Apison stands united a year after devastating tornadoes - WRCBtv.com | Chattanooga News, Weather & Sports

After The Storm: One Year Later

Apison stands united a year after devastating tornadoes

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HAMILTON COUNTY, TN (WRCB) - A year after the devastating tornadoes carved their way across the Tennessee Valley, one of the hardest hit areas is still working to move forward. Saturday, people in Apison came together to celebrate the community's progress. 

Hundreds of people from Apison and surrounding areas gathered together to thank all the volunteers and organizations that have helped get the Apison and Cherokee Valley community back on its feet.

Friday night, on the one year anniversary of the April 27th tornadoes, it was a time for Apison residents to reflect and honor the lives of those lost in the storms.

With Saturday, came a new day and a chance to look forward, with food, fun and fellowship.

"Today has been more of an uplifting day," says Bill Hullander.

Hullander is part of the Apison Cherokee Valley Committee. The group formed shortly after the devastation, working to help those in need.

Hullander's own farm was damaged in the storms. Now rebuilt, it serves as a gathering place to celebrate progress.

"We're kind of celebrating the people that's got their homes rebuilt, the people that have kind of got their lives back together, the people that their health was better than what it was," says Hullander.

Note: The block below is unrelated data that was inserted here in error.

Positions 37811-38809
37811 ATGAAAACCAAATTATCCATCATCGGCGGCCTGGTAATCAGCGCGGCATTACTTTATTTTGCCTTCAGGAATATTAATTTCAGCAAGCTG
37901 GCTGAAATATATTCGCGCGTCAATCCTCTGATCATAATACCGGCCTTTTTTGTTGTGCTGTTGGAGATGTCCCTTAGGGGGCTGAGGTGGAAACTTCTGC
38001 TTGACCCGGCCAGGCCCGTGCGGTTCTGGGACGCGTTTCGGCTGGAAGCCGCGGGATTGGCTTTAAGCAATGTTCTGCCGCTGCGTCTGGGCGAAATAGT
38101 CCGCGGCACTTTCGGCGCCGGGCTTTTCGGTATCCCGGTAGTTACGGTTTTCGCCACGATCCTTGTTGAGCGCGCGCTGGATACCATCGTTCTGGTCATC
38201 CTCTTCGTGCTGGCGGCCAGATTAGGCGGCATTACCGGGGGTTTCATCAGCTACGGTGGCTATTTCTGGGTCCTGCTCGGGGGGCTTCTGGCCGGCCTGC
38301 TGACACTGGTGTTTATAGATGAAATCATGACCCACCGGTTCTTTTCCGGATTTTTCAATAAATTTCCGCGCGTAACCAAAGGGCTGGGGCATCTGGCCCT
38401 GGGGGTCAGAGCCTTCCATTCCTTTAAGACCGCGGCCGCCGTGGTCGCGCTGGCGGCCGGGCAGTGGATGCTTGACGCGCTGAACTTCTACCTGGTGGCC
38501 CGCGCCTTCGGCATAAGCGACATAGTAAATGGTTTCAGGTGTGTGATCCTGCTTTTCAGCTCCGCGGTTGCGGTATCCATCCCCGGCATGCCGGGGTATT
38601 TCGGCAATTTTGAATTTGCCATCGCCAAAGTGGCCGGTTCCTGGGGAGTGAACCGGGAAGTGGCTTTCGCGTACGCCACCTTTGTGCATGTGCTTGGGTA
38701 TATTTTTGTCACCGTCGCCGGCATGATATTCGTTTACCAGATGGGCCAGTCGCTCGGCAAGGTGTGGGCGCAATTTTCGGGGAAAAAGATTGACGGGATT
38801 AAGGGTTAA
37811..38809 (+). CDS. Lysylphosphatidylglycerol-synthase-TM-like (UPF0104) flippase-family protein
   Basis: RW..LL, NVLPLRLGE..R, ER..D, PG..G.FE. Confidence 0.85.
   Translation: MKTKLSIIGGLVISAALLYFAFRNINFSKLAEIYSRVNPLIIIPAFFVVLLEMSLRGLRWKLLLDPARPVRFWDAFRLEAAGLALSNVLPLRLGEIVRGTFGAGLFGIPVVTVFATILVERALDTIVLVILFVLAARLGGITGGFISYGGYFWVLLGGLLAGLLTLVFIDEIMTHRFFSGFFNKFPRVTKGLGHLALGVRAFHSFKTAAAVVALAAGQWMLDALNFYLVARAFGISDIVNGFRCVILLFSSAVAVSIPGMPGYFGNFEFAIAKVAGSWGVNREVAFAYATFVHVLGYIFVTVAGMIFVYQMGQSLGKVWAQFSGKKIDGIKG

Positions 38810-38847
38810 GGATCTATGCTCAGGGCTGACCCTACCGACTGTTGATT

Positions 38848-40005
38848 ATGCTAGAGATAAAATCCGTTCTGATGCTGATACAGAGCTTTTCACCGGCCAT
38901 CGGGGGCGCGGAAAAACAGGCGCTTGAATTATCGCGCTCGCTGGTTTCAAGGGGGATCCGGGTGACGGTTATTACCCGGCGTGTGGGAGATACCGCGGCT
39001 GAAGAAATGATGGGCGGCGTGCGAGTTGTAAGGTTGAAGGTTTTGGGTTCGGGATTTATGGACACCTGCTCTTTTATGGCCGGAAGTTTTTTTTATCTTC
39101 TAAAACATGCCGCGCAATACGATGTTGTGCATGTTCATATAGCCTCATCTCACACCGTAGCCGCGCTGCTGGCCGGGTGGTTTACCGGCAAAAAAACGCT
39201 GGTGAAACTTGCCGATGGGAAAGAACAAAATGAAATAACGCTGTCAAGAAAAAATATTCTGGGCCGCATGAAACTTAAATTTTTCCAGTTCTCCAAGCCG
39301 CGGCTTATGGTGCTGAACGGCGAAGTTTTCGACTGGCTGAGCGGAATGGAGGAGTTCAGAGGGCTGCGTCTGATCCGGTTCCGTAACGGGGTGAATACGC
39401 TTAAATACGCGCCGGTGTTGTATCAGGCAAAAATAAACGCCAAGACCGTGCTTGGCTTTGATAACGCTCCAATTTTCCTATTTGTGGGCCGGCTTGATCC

"We were so blessed. We live right across the street from where four people lost their lives. And we were just really really blessed," says Darlene Powell.

Powell lives off Apison Pike. The destruction of that day is still etched in her mind.

"I've lived here all my life. And you could stand here and look around and it was just unbelievable. It's hard to describe," says Powell.

She and others are thankful for the free weather radios that were given away and the simple gesture of handing out free trees to help restore the scarred landscape.

"So much has been done. But there's still a lot that has to be done," says Linda Buckner.

Buckner is the Director of Development for the Samaritan Center.

She was spreading the word that help is still there for those who need it.

"They can fill out an application and then bring it back or send it in to a Samaritan Center, and the Apison Cherokee Valley Committee meets every week, and they'll evaluate it, and they'll offer some assistance if we can," says Buckner.

"It is just encouraging to know that there's still a lot of good people out there," says Hullander.

The committee plans on installing a memorial in the coming weeks. The eight foot tall stone monument will be put up near the 'Welcome to Apison' sign on East Brainerd Road. They also plan on building a small memorial park to help honor those who lost their lives.

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